Nationalism and Cash Won the Rio Olympics
The Rio Olympics took place in a world that has seen an upsurge of nationalism. Do the games serve to reflect, amplify or diffuse this nationalist wave?
The Olympic charter talks of “building a peaceful and better world . . . with a spirit of friendship, solidarity and fair play.” But in practice, the games have long since been overtaken by displays of jingoistic nationalism and rampant commercialization.
The Olympic Games are a unique opportunity for athletes from different countries to get to know each other, united in their love of sport. This has been exemplified in Brazil by the warm welcome given to the ten athletes of the Refugee Olympic Team.
One the other hand, from its earliest years the Olympics have involved national teams performing under their respective flags, with anthems sung. The infamous 1936 Berlin Olympics saw the games turned into a giant mass spectacle, staged for the cameras and an audience of millions. The Nazi salutes may have dropped out of fashion, but treating the Olympics an opportunity to boost the prestige of the host nation and its leaders has persisted through to the present day.
The games provide a unique platform for the performance of national identity before a mass audience. With modern mobile TV cameras, viewers can see, up close and personal, the exertions, the sweat, the stress and the emotion of athletes competing for their country. The viewers vicariously share in their struggle: the athletes literally embody the nation. While expressions of nationalism in everyday life, such as flying the flag or wearing a T-shirt, often appear ritualistic and superficial, the Olympic athletes have devoted years of painstaking effort in preparing for the games.
China skillfully used the 2008 Olympics to announce its arrival on the world stage, with its impressive opening ceremony and huge medal tally. Much to everyone’s surprise, the United Kingdom replicated China’s success in 2012, with a breathtaking opening spectacle and an unprecedented third-place finish in the medals table. The triumph of Team GB reversed Britain’s sense of anomie, and is a factor helping to explain the June 2016 vote to leave the EU. Apart from the boost to national confidence, the Olympics showcased London mayor Boris Johnson, who was to become the face of the Brexit campaign.
Britain has also done well in Rio, ending the games at third place in the medals table. The “secret” to Britain’s success is simple: money. A national lottery was introduced in 1997, with proceeds going to sport. Rather than spend money on, say, inner-city basketball, UK Sport targeted athletes with a chance of victory in the Olympics. Britain went from thirty-sixth place in 1996 to third in 2012. Its medal total rose from fifteen in 1996 to forty-seven in 2008 and sixty-five in 2012, while funding went from £85 million to £265 million, then to £350 million. In 2012, that worked out to £4.5 million of funding for each medal won by Team GB. (The British seem to do particularly well at events that involve sitting down, such as cycling, kayaking and equestrian events.)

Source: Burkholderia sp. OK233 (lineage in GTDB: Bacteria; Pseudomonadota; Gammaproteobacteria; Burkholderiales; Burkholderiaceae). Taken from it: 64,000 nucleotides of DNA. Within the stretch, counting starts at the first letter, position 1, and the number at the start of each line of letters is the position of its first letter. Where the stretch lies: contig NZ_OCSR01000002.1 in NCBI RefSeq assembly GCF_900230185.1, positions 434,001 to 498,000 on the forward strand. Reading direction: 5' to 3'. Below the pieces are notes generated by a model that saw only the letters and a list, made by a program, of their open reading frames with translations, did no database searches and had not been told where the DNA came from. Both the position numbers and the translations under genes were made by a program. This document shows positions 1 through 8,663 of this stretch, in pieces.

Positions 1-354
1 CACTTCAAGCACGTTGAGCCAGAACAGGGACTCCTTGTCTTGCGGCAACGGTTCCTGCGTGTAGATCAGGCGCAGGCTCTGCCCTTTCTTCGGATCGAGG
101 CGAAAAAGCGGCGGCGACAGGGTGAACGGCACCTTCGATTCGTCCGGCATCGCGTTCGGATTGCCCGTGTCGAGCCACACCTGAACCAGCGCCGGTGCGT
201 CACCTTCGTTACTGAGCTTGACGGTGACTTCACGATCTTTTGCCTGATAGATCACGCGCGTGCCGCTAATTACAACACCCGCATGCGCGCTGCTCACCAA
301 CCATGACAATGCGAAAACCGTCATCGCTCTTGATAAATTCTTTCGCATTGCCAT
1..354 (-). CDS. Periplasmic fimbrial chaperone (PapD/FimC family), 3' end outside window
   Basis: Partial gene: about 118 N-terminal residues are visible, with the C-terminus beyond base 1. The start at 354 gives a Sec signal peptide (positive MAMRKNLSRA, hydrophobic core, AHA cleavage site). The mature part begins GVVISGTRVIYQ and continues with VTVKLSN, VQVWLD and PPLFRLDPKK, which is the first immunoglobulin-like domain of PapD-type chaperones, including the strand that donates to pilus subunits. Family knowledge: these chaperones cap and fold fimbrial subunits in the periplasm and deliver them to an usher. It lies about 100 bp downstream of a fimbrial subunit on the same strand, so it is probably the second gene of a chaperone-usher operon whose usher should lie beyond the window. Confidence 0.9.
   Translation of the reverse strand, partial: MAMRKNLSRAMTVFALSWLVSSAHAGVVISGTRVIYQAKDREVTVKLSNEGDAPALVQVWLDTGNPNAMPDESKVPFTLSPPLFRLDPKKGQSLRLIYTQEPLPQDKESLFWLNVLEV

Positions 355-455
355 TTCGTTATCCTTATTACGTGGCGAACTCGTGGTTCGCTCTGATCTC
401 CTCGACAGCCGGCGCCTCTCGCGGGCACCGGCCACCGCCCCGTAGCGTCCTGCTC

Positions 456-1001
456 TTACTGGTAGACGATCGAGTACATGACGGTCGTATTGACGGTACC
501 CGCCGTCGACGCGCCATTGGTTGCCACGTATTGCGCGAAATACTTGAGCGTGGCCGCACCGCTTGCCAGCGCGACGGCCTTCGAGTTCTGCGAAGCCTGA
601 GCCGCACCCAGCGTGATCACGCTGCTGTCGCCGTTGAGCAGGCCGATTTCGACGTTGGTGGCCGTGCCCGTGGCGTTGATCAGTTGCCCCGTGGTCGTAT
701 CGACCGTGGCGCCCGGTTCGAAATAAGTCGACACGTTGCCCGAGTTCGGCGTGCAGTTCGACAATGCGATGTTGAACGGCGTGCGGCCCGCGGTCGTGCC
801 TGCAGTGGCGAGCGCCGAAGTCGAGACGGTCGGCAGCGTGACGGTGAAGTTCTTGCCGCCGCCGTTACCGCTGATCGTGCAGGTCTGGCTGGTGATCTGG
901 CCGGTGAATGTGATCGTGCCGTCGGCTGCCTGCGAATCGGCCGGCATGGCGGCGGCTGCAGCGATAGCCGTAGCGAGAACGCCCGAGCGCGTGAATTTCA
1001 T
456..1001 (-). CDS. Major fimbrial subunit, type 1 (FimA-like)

Naturally enough, in each country broadcasters tend to focus on athletes from their home country, and on the sports where their athletes are doing well. Research on the coverage of the 2008 Olympics found that NBC devoted 84 percent of its comments to American Olympians, while China’s CCTV allotted 52 percent of all comments to Chinese athletes.
The Olympics also boost national pride in countries lower down the medals table. Kosovo, competing in the Olympics for the first time since its declaration of independence in 2008, struck gold in women’s judo, a cause of great celebration in Pristina. Even the clothes the athletes wear can become a source of pride—or controversy, in the case of Georgia, for example, which opted for a neo-medieval look in Rio, with floor-length robes for the women.
The Olympics are more inclusive than the United Nations, allowing Puerto Rico, Hong Kong and Taiwan to compete in Rio under their respective flags. There were some heartwarming cases of Olympians reaching across national divides, such as the North and South Korean gymnasts who embraced for a selfie. However there were also counterexamples, such as the Egyptian judoka expelled for refusing to shake hands with the Israeli who defeated him, or the Lebanese team that refused to allow Israelis onto their bus on the way to the opening ceremony.